Often, people who are diagnosed with a chronic illness, such as arthritis, go through stages of adjustment. These stages can carry with them powerful and sometimes confusing emotions -- emotions that are confusing not only for the person with the disease but also for those who care about that person. By encouraging yourself through positive self-talk and by talking to your friends and family about how you feel and what you need, you'll have a smoother journey through this adjustment phase.
It may be helpful, first off, to take a look at some of the phases that people typically go through upon being diagnosed with a chronic illness. You may recognize yourself as being in one of them right now.
Perhaps the first emotion experienced is shock -- that state of unrealness and numbness. Another common first reaction is disbelief, or denial. When faced with a crisis, there's a natural tendency to want to say "no" to what you are hearing, to think that the doctor must be talking to the wrong patient or that the diagnosis must be wrong. Although it is natural, this stage can be problematic for the person with arthritis because if it lasts too long, it may delay appropriate treatment and self-care.
Once the diagnosis does begin to sink in, you may find yourself angry -- angry that you have the disease and angry about what it may mean in terms of your lifestyle and capabilities. Unfortunately, you may find yourself venting some of that anger toward people who care about you and who want to help. This, in turn, may cause feelings of guilt on your part.
Other common feelings include fear (fear of the unknown, fear of how the disease will limit your life, fear that you will become dependent on others) and depression. Keeping open lines of communication can help keep fear and depression from standing between you and the support you need.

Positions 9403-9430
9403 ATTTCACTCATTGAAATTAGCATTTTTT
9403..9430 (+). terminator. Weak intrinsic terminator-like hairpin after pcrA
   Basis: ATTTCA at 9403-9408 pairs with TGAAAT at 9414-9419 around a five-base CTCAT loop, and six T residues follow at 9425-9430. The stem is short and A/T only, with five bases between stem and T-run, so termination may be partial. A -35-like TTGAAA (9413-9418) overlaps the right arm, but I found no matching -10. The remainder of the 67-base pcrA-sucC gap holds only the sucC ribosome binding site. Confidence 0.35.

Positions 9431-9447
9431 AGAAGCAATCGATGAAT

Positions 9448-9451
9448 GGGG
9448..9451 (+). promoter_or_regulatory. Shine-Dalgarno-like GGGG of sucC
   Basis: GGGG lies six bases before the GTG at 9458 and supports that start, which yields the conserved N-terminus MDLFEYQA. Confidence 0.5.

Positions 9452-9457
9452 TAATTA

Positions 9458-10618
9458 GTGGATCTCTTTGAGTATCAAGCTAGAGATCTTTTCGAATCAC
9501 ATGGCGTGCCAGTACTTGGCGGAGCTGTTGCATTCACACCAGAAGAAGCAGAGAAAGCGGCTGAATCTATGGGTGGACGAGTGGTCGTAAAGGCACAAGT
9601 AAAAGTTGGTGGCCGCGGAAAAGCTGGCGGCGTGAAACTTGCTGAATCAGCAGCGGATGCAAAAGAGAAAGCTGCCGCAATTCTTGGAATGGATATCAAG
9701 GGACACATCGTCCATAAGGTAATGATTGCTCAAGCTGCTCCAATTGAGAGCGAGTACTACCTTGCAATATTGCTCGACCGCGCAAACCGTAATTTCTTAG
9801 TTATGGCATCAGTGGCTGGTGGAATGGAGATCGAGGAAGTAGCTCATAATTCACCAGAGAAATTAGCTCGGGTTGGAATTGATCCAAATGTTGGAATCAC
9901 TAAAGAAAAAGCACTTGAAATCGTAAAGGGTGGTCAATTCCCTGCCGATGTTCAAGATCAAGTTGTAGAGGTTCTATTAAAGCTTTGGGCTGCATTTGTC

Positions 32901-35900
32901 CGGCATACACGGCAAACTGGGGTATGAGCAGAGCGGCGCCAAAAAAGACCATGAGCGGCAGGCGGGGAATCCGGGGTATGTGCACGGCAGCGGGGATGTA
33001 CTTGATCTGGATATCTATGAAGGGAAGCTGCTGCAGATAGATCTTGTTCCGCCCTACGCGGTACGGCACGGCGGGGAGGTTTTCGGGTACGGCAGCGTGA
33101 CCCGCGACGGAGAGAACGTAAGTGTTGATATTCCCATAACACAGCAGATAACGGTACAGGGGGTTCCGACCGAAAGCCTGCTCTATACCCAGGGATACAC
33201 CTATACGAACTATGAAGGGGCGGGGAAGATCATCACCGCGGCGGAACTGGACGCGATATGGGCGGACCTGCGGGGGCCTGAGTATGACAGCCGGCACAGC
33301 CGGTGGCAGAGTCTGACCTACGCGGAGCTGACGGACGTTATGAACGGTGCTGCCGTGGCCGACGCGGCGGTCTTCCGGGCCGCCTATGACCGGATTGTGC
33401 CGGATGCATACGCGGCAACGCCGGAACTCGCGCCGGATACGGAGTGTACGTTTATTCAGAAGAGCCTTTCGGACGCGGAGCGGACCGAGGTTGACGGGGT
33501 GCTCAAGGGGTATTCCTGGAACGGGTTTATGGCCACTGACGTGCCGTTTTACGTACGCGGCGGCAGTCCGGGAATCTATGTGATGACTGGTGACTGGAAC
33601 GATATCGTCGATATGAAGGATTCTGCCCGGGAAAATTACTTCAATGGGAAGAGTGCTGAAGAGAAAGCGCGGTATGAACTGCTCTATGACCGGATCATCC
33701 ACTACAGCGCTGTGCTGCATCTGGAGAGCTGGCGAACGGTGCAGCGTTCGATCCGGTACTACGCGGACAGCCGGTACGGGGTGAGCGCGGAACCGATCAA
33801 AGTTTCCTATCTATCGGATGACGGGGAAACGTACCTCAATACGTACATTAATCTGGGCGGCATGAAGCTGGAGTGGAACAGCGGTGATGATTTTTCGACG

Although having the support of family and friends during this adjustment period can make the process easier to deal with, you may not always be able to reach out for help. Indeed, the anger, frustration, and disappointment you may feel as a result of your disease may put distance between you and those you care about. But it will be to your benefit if you can let them in on what you're feeling.
For example, if you're feeling angry and frustrated that you can't do as much as you used to because of your arthritis, let your family or friends know that. Sometimes, simply telling someone about it and knowing that someone else knows that you're struggling can help ease your frustration. It can also help them to understand and not take it personally if you are a bit on edge or irritable. They may even be able to help you see and focus on all that you can do or on the creative ways you've developed to conserve energy.
Just as important as communicating with people who care about you are the conversations you have with yourself, otherwise known as self-talk. You communicate more with yourself than with anyone else. And you need to be aware of the messages you give yourself and the ways you react to your situation and to other people. For example, being able to admit to yourself that you are feeling bad and telling yourself that it's normal to feel bad sometimes is just as important as conveying those feelings to your partner or friend.
It allows you to give yourself a break for being a bit grumpy and may help you catch yourself before you take that grumpiness out on someone you love. Likewise, praising yourself for all that you do get accomplished despite your arthritis is much more constructive and self-supportive than dwelling on the limitations that arthritis has caused.
So start talking -- and keep talking -- to yourself and to the people whom you look to for support. But don't forget that you also need to listen. Those who are close to you must cope with your arthritis too, and they are likely to have questions, fears, and concerns of their own. Good communication is a two-way street. Keep the street open, and together you'll get through the ups and downs of coping with arthritis.
Another instance when it is important to keep the lines of communication open is during the many sexual frustrations that might occur while you are adjusting to arthritis. We'll deal with this sensitive situation in the next section.